Hemodynamic changes following aortic valve bypass: a mathematical approach.

Benevento E, Djebbari A, Keshavarz-Motamed Z, Cecere R, Kadem L - PLoS ONE (2015)

Simulated left ventricle and aorta pressures.(A) Healthy (No AS & No AVB), (B) severe AS (EOA = 0.7 cm2) & No AVB. Stroke volume, heart rate and cardiac output are 75 ml, 70 beats/min and 5.2 l/min, respectively.
© Copyright Policy
Related In: Results  -  Collection

License
Show All Figures
getmorefigures.php?uid=PMC4400014&req=5

pone.0123000.g002: Simulated left ventricle and aorta pressures.(A) Healthy (No AS & No AVB), (B) severe AS (EOA = 0.7 cm2) & No AVB. Stroke volume, heart rate and cardiac output are 75 ml, 70 beats/min and 5.2 l/min, respectively.
Mentions: Fig 2 shows the LV and aortic waveforms simulated using the current model for: 1) a healthy aortic valve (no AS: EOA = 4 cm2); 2) severe AS with EOA of 0.7 cm2. As expected, the presence of a severe AS induces very large transvalvular pressure gradients: TPGmax = 99 mmHg; TPGmean = 52 mmHg. The results for an EOA of 0.7 cm2 are displayed because this EOA corresponds to the median value reported in the study of Lund et al. [5] for patients with AVB.

Bottom Line: Results showed that the AVB leads to a significant reduction in transvalvular pressure gradient.LV stroke work was also significantly reduced following the AVB surgery and reached a value of around 1.2 J for several AS severities.Findings of this study suggest: 1) the AVB leads to a significant reduction in transvalvular pressure gradients; 2) flow distribution between the AS and the AVB is significantly affected by the conduit valve size; 3) the AVB leads to a significant reduction in LV stroke work; and 4) hemodynamic performance variations can be estimated using the model.

View Article: PubMed Central - PubMed

Affiliation: Mechanical and Industrial Engineering Department, Concordia University, Montreal, Québec, Canada.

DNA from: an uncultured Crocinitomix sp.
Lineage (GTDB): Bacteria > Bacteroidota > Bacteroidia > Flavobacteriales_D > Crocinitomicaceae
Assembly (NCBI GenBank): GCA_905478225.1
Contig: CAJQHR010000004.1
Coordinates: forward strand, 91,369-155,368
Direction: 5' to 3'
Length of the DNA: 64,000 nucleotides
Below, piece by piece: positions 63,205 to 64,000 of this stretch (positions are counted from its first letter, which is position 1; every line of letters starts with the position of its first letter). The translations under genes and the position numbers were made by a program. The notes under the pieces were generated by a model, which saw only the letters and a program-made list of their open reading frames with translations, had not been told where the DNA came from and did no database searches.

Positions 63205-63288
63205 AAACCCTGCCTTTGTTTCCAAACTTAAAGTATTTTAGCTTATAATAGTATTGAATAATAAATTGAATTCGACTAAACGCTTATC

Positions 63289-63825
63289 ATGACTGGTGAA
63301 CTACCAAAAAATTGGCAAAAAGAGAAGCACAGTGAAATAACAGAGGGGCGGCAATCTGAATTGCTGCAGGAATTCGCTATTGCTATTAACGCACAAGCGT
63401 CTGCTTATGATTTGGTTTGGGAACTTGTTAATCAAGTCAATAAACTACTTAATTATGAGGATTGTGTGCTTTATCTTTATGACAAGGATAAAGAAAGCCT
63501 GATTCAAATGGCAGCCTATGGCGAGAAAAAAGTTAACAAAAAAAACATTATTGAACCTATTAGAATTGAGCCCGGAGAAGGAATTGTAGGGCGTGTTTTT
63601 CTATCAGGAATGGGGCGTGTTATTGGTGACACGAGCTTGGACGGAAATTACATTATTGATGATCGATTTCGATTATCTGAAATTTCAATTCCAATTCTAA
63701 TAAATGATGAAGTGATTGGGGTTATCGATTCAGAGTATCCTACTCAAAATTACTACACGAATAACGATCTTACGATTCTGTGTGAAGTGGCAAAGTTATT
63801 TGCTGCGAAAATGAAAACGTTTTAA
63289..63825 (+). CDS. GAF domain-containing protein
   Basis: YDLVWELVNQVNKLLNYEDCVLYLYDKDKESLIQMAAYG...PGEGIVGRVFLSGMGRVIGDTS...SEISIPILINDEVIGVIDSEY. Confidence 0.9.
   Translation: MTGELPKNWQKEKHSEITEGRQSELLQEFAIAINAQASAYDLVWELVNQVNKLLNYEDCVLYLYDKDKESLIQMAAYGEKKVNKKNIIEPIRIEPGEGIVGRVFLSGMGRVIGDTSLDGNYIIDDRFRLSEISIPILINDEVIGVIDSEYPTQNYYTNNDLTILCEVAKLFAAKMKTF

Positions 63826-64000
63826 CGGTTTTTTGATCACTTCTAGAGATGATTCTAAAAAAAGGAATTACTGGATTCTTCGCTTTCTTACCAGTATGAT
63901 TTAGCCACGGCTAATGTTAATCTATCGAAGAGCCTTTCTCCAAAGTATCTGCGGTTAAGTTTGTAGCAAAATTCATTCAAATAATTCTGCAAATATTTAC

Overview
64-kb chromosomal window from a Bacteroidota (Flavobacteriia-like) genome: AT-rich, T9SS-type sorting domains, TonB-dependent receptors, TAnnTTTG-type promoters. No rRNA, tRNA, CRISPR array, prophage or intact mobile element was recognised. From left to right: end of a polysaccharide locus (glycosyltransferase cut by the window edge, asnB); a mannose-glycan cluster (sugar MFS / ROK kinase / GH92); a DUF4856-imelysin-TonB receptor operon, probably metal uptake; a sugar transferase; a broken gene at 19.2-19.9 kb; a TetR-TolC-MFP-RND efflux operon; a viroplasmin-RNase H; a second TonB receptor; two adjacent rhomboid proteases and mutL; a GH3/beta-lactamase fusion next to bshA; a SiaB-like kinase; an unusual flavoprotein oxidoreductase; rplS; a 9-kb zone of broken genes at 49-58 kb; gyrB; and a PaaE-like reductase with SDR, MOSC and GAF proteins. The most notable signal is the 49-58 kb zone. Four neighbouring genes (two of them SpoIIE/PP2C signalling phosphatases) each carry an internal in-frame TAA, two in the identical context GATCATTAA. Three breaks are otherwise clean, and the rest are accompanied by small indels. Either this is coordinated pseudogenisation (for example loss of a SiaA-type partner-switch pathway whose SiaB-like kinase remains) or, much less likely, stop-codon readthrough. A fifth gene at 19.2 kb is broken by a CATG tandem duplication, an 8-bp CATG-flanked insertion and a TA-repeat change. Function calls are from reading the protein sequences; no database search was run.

ABSTRACT
Aortic valve bypass (AVB) has been shown to be a viable solution for patients with severe aortic stenosis (AS). Under this circumstance, the left ventricle (LV) has a double outlet. The objective was to develop a mathematical model capable of evaluating the hemodynamic performance following the AVB surgery. A mathematical model that captures the interaction between LV, AS, arterial system, and AVB was developed. This model uses a limited number of parameters that all can be non-invasively measured using patient data. The model was validated using in vivo data from the literature. The model was used to determine the effect of different AVB and AS configurations on flow proportion and pressure of the aortic valve and the AVB. Results showed that the AVB leads to a significant reduction in transvalvular pressure gradient. The percentage of flow through the AVB can range from 55.47% to 69.43% following AVB with a severe AS. LV stroke work was also significantly reduced following the AVB surgery and reached a value of around 1.2 J for several AS severities. Findings of this study suggest: 1) the AVB leads to a significant reduction in transvalvular pressure gradients; 2) flow distribution between the AS and the AVB is significantly affected by the conduit valve size; 3) the AVB leads to a significant reduction in LV stroke work; and 4) hemodynamic performance variations can be estimated using the model.

No MeSH data available.


Related in: MedlinePlus